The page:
The Delhi High Court ruled that the onus lies on Revenue to show failure on part of assessee to fully and truly disclose all material facts.
The dispute originates from the return of income filed by the respondent, Superior Film Pvt. Ltd. under Section 139 (1) of the Income Tax Act, 1961 for the assessment year 2004-05 on 11.01.2004. The said return was selected for scrutiny and a notice under Section 143 (2) of the Act was issued by the Assessing Officer to the respondent. The same resulted in Assessment Order making an addition of Rs.96,36,129/- to the taxable income of the respondent after calculating depreciation and adjusting the brought forward losses of previous assessment year under Section 72 of the Act, the income of the respondent was assessed at Rs.10,46,779/-.
The respondent challenged the Assessment Order before the Commissioner of Income Tax (Appeals)-XII. The Commissioner of Income Tax (Appeals)-XII was pleased to allow the appeal vide order dated 30.01.2009 and a relief of Rs.12,94,257/- was granted to the respondent. It is only on 22.03.2011 that a notice under Section 148 of the Act was issued by the Assessing Officer to the respondent claiming that a deduction of franchise fee of Rs.2,40,00,000/- paid by the respondent to M/s Satyam Cineplex Limited was wrongly allowed as it gave an enduring benefit to the respondent and was an expense of capital nature. It was stated that allowing depreciation at the rate of 25% amounting Rs.60,00,000/-, balance amount of Rs.1,80,00,000/- should have been added to the income of the respondent for the Assessment Year 2004-05. The said proceedings resulted in an Assessment Order on the same terms.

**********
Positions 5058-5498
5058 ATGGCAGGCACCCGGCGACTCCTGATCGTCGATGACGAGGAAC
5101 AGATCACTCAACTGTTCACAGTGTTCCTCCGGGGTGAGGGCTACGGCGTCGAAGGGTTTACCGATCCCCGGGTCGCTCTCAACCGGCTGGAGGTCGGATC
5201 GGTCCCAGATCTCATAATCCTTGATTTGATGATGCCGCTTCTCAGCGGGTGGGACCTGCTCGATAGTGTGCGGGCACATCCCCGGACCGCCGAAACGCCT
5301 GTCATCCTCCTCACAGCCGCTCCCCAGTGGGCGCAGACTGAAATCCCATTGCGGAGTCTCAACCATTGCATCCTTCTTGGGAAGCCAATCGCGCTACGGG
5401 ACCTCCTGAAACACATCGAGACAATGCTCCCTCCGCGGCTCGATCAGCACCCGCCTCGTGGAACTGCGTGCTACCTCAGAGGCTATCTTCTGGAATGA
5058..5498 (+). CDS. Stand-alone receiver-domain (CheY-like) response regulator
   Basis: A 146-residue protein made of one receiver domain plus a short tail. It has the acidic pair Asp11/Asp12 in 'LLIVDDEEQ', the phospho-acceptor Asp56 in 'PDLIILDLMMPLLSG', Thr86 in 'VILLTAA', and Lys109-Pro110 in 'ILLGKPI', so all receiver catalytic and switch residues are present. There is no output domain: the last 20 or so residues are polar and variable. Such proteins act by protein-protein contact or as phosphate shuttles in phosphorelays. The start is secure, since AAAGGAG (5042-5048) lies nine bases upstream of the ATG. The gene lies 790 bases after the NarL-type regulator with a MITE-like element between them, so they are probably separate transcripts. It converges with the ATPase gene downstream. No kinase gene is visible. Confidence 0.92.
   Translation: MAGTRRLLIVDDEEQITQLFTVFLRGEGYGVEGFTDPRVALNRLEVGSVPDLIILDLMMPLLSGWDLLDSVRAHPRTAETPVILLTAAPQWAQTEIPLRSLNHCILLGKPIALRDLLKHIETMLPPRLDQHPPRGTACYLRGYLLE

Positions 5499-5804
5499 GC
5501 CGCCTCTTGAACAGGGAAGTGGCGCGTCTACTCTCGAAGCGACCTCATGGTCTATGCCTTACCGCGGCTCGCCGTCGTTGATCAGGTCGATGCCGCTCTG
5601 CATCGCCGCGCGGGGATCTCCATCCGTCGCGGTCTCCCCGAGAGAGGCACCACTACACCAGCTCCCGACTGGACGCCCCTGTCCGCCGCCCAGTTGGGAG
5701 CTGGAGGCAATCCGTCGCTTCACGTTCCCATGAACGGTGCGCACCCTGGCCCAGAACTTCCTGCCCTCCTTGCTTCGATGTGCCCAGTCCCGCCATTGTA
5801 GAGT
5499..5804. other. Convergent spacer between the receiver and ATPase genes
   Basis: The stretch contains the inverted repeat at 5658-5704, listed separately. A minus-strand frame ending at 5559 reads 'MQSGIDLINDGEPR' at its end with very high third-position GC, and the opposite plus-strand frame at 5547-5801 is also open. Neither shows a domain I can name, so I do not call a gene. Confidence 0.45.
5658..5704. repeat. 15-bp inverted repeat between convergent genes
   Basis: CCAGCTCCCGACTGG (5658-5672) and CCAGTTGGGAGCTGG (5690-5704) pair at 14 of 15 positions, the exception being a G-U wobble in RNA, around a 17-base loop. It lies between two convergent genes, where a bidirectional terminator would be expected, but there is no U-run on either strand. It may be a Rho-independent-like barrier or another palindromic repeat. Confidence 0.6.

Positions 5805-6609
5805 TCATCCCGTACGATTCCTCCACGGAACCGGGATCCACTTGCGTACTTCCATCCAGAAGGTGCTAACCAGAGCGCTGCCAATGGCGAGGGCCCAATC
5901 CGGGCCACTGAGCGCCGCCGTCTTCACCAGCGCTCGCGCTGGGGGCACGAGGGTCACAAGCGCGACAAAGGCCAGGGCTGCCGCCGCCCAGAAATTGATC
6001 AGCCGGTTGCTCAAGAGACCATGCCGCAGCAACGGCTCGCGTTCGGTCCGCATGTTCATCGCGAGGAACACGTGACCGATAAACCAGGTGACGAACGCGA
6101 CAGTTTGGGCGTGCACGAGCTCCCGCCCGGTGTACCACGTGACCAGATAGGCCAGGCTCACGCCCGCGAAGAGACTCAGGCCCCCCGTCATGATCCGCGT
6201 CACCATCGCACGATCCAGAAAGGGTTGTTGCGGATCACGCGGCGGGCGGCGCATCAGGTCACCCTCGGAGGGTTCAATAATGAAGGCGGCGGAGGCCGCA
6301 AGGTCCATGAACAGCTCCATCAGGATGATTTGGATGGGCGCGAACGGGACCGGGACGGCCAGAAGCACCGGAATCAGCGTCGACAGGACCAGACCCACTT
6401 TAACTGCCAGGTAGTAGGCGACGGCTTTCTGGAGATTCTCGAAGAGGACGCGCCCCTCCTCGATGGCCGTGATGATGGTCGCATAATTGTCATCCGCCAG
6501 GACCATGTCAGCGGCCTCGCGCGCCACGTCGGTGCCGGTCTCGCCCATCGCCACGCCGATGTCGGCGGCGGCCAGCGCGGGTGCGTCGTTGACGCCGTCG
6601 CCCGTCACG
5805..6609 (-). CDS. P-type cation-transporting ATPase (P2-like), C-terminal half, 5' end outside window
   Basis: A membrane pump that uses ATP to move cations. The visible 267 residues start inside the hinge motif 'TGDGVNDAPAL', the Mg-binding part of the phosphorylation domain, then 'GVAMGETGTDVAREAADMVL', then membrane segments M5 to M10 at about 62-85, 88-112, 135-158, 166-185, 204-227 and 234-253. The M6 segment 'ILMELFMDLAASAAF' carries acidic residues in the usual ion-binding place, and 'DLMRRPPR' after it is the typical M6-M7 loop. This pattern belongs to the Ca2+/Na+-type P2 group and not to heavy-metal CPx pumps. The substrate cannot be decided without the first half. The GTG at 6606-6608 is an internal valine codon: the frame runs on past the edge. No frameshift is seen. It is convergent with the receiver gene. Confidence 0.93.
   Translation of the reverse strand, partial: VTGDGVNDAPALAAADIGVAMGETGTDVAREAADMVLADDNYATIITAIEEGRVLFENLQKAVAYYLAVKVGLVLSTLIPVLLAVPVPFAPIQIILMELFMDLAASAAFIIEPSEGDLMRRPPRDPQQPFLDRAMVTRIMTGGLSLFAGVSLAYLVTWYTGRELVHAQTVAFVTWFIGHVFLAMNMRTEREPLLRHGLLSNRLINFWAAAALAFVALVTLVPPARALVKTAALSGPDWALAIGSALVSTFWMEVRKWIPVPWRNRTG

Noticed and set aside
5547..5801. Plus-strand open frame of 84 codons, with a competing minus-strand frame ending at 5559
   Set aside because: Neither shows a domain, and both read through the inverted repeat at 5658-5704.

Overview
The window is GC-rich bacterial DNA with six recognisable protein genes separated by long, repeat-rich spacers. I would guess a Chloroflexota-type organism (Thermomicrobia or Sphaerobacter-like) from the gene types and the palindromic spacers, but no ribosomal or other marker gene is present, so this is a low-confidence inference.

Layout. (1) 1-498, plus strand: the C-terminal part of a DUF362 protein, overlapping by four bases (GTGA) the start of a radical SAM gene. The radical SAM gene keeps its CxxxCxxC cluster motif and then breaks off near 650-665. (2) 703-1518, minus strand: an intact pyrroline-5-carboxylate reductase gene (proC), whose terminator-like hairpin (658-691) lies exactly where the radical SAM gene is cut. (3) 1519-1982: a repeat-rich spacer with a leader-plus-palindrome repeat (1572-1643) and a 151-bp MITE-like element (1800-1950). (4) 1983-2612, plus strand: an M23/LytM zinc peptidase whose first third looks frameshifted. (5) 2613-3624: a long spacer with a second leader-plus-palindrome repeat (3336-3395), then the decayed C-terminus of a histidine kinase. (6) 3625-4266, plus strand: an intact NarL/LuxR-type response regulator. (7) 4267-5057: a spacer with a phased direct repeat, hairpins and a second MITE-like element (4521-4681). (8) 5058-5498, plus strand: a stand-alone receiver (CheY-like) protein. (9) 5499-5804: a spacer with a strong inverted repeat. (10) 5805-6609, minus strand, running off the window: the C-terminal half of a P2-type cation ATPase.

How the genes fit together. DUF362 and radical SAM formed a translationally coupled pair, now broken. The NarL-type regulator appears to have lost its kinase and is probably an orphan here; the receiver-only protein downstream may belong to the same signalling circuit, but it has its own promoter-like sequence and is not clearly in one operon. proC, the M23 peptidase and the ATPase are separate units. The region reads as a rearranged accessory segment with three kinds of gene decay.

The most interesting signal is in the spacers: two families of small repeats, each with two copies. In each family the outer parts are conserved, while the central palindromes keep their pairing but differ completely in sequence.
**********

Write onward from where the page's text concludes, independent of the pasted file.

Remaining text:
Mr.Kunal Sharma, counsel for the appellant submits that in terms of the third proviso to Section 147 of the Act a four-year period provided in the first proviso to the said section would commence only on the final adjudication of the appeal filed by the respondent, which in the facts of the present case was disposed of by the Commissioner of Income Tax (Appeals). He submits that therefore, the notice under Section 148 of the Act issued was within the four-year period as provided in the first proviso to Section 147 of the Act.
The division bench of Justice Navin Chawla and Justice Manmohan held that onus is on Revenue to show that there was failure on the part of the assessee to fully and truly disclose all material facts necessary for his assessment for that assessment year and in the instant case, Revenue has failed to discharge this onus. When it is not the case of the Revenue that there was failure on the part of the assessee to disclose all material facts fully and truly, Revenue cannot violate the statutory protection enjoyed by the assessee under proviso to section 147 of the Act.
The Court opined that third proviso to Section 147 does not in any manner extend the period within which action under Section 147 of the Act can be initiated by the Department. It merely empowers the Assessing Officer to assess or re- assess such income, which is not involved or is the subject matter of any appeal, reference or revision, and has escaped assessment. It does not grant any further extension of time to the Department to initiate a proceeding under Section 147 of the Act.Subscribe Taxscan AdFree to view the Judgment